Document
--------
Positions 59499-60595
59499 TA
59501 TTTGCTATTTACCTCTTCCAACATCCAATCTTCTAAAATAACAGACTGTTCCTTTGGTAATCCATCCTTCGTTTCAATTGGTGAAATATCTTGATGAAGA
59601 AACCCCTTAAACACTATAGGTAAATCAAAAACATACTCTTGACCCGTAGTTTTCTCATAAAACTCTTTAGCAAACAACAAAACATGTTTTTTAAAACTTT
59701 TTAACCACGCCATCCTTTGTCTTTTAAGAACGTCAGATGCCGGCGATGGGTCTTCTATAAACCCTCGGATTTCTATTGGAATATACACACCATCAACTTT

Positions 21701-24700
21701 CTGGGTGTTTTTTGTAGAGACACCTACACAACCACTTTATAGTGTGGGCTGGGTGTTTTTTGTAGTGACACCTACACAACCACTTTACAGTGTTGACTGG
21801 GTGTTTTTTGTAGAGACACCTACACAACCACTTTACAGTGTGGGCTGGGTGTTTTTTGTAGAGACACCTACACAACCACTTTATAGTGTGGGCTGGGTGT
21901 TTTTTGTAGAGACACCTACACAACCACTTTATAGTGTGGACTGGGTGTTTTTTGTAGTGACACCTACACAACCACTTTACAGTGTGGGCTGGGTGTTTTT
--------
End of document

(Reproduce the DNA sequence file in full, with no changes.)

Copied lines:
Positions 59499-60595
59499 TA
59501 TTTGCTATTTACCTCTTCCAACATCCAATCTTCTAAAATAACAGACTGTTCCTTTGGTAATCCATCCTTCGTTTCAATTGGTGAAATATCTTGATGAAGA
59601 AACCCCTTAAACACTATAGGTAAATCAAAAACATACTCTTGACCCGTAGTTTTCTCATAAAACTCTTTAGCAAACAACAAAACATGTTTTTTAAAACTTT
59701 TTAACCACGCCATCCTTTGTCTTTTAAGAACGTCAGATGCCGGCGATGGGTCTTCTATAAACCCTCGGATTTCTATTGGAATATACACACCATCAACTTT

Positions 21701-24700
21701 CTGGGTGTTTTTTGTAGAGACACCTACACAACCACTTTATAGTGTGGGCTGGGTGTTTTTTGTAGTGACACCTACACAACCACTTTACAGTGTTGACTGG
21801 GTGTTTTTTGTAGAGACACCTACACAACCACTTTACAGTGTGGGCTGGGTGTTTTTTGTAGAGACACCTACACAACCACTTTATAGTGTGGGCTGGGTGT
21901 TTTTTGTAGAGACACCTACACAACCACTTTATAGTGTGGACTGGGTGTTTTTTGTAGTGACACCTACACAACCACTTTACAGTGTGGGCTGGGTGTTTTT